In the 1960s, the circus got involved with public fundraising efforts in Singapore. In April 1961, the Tai Thean Kew Circus contributed a total of S$3,099 to the National Theatre Trust Fund.[27] The donations from the Theatre Fund went to the building of the National Theatre in Singapore.[28] The circus also held charity shows in February 1963 to raise funds for St. Michael's School.[29]


Between the 1950s and the 1960s, the troupe frequently shuttled between Singapore and Malaysia. The Tai Thean Kew Circus toured many cities in neighbouring Malaysia. In January 1953, the troupe was the first circus to perform in Kota Tinggi, Johor since 1949.[30] A year later, the circus performed in Kuala Kangsar, Perak where the Sultan of Perak graced the circus with his presence.[31] In July 1955, the troupe made its way to Kuantan as part of its "East Coast" (of Malaysia) tour.[32]


Despite the success of the troupe, the circus did face certain hiccups along the way. While on tour in Malaysia, two of the circus' tigers passed away in June 1954.[33] On the day of Chinese New Year in 1957, a python from the circus' menagerie had to be beheaded during a show as it had bitten Strongman Mohamed Zain bin Ahmad, a performer dubbed the "Malay Tarzan".[34] On another trip to Perak in July 1962, 12 of the female performers lost S$942 worth of belongings due to an unfortunate robbery. In 1961, the manager of Tai Thean Kew circus was fined S$250 for having staged a performance in Bukit Panjang Village without a valid license.[35]

Decline

Over the next few decades, the circus faced increasing difficulty in hiring a new generation of performers. There was just a lack of natural public interest in a circus career.[36] The circus finally closed its doors in the 1980s.[36]


This had been a long term issue for the circus industry in Singapore. In a 1951 interview with The Straits Times, a representative from Tai Thean Kew circus stated that "... young people in Malaya are just not interested".[37] Furthermore, it was illegal for young children to perform dangerous and risky acts due to the Children's and Young Persons Ordinance at the time.[38] Thus, newer generations of performers were either hired from China or born into the circus. For example, Sze Ling Fen, who is Sze Bing Shen’s eldest daughter, joined the circus at 6 years old. Crowned the 'Princess of the Circus',[39] Sze Ling Fen grew up to be the lead female acrobat of the troupe.

'Life Beyond the Big Top' by Adele Wong (2016)

Published in February 2016, 'Life Beyond The Big Top' is a book detailing the history of Tai Thean Kew Circus from the 1930s to the 1980s.[40] As of 2019, the book is available for purchase in-store and online from Kinokuniya Singapore at S$40.00.[41] The book was a product of Adele Wong's own research into documents and the interviews with her grandmother, Sze Ling Fen, and others who had first-hand experience with the circus.[42] The book started off as a Sociology assignment that Adele had written while at the National University of Singapore.[43]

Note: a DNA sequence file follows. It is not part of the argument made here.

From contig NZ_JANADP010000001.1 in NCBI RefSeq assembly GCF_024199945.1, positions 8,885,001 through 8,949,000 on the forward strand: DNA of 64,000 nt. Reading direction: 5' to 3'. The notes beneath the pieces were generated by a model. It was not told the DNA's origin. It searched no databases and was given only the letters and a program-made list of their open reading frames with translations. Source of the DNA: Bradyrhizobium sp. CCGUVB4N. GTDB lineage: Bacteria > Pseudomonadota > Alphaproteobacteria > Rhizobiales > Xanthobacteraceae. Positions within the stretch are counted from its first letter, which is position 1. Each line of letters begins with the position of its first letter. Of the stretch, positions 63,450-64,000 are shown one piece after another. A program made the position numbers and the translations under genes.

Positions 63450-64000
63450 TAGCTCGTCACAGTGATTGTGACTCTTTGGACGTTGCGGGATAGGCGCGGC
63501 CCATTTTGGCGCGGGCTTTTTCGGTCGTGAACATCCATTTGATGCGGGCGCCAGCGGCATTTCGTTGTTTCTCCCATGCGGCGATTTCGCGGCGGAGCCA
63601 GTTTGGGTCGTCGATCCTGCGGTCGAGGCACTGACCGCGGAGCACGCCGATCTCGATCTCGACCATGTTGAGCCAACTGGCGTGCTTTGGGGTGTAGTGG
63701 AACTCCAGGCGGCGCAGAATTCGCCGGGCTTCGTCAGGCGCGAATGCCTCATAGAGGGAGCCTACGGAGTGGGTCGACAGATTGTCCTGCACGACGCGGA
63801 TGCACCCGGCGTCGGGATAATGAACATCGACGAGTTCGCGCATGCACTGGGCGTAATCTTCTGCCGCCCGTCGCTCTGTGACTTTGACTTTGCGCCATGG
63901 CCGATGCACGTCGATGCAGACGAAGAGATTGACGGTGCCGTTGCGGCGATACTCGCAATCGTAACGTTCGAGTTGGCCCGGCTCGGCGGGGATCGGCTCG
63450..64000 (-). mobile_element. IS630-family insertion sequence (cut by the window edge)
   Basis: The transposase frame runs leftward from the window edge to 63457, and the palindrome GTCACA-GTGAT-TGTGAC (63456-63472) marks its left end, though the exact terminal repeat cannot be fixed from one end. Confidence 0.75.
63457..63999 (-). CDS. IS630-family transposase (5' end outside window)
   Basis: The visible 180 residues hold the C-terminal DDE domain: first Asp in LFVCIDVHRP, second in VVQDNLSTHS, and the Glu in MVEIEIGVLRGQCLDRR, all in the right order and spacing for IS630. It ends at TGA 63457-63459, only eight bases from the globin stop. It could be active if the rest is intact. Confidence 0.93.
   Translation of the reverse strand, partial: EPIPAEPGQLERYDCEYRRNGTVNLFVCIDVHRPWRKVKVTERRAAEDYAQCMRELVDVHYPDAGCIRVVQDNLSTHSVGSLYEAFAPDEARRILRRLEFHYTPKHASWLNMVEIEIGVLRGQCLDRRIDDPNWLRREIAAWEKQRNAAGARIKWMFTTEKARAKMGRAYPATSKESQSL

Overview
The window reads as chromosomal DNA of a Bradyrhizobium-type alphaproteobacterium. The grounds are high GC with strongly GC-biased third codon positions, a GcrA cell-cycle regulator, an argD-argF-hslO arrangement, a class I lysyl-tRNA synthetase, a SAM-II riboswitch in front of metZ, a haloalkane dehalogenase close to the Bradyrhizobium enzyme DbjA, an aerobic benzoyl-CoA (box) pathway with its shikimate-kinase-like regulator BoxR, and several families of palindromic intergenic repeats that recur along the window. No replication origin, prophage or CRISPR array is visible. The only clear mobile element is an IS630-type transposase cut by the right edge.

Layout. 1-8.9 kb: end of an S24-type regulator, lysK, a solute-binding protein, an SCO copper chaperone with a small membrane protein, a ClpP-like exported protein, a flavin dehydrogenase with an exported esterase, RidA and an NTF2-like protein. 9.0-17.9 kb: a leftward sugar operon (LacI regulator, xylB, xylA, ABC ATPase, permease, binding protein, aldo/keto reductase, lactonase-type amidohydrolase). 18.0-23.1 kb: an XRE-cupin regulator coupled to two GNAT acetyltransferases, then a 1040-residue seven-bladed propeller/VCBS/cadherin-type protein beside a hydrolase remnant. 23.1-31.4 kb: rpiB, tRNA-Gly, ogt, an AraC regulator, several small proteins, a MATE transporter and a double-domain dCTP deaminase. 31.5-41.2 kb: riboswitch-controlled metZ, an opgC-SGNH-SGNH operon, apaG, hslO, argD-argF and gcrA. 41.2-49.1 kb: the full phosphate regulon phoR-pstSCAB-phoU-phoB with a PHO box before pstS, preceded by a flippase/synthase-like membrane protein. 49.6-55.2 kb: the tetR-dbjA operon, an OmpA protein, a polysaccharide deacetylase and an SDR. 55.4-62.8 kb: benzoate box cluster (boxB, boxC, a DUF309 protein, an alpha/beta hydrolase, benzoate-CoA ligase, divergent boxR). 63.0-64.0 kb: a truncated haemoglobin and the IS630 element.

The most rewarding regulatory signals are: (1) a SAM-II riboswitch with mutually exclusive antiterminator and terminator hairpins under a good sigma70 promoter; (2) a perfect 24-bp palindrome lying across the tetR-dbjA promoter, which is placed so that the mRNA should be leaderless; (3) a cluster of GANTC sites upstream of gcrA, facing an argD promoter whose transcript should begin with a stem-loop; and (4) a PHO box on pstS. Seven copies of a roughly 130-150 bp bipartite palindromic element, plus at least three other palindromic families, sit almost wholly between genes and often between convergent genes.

References / Citations

  1. Wong, Adele. “Tai Thean Kew Circus Brief History”. Wordpress. June 18, 2015. Accessed on 14 March 2019. Retrieved from: https://adelewong.wordpress.com/2015/06/18/tai-thean-kew-circus-brief-history/
  2. Ying, Ying. “Tai Thean Kew Circus (Part 2)”. iremember. May 20, 2016. Accessed on 14 March 2019. Retrieved from: http://www.iremember.sg/index.php/2016/05/life-beyond-the-big-top-2/
  3. Ying, Ying. “Tai Thean Kew Circus (Part 1)”. iremember. May 13, 2016. Accessed on 14 March 2019. Retrieved from: http://www.iremember.sg/index.php/2016/05/life-beyond-the-big-top-1/
  4. Ying, Ying. “Tai Thean Kew Circus (Part 2)”. iremember. May 20, 2016. Accessed on 14 March 2019. Retrieved from: http://www.iremember.sg/index.php/2016/05/life-beyond-the-big-top-2/
  5. Ying, Ying. “Tai Thean Kew Circus (Part 1)”. iremember. May 13, 2016. Accessed on 14 March 2019. Retrieved from: http://www.iremember.sg/index.php/2016/05/life-beyond-the-big-top-1/
  6. Ying, Ying. “Tai Thean Kew Circus (Part 1)”. iremember. May 13, 2016. Accessed on 14 March 2019. Retrieved from: http://www.iremember.sg/index.php/2016/05/life-beyond-the-big-top-1/
  7. "Page 7 Advertisements Column 3". The Straits Times. September 16, 1931. Retrieved from NewspaperSG.
  8. "Page 11 Advertisements Column 2". The Straits Times. August 18, 1931. Retrieved from NewspaperSG.
  9. Ying, Ying. “Tai Thean Kew Circus (Part 1)”. iremember. May 13, 2016. Accessed on 14 March 2019. Retrieved from: http://www.iremember.sg/index.php/2016/05/life-beyond-the-big-top-1/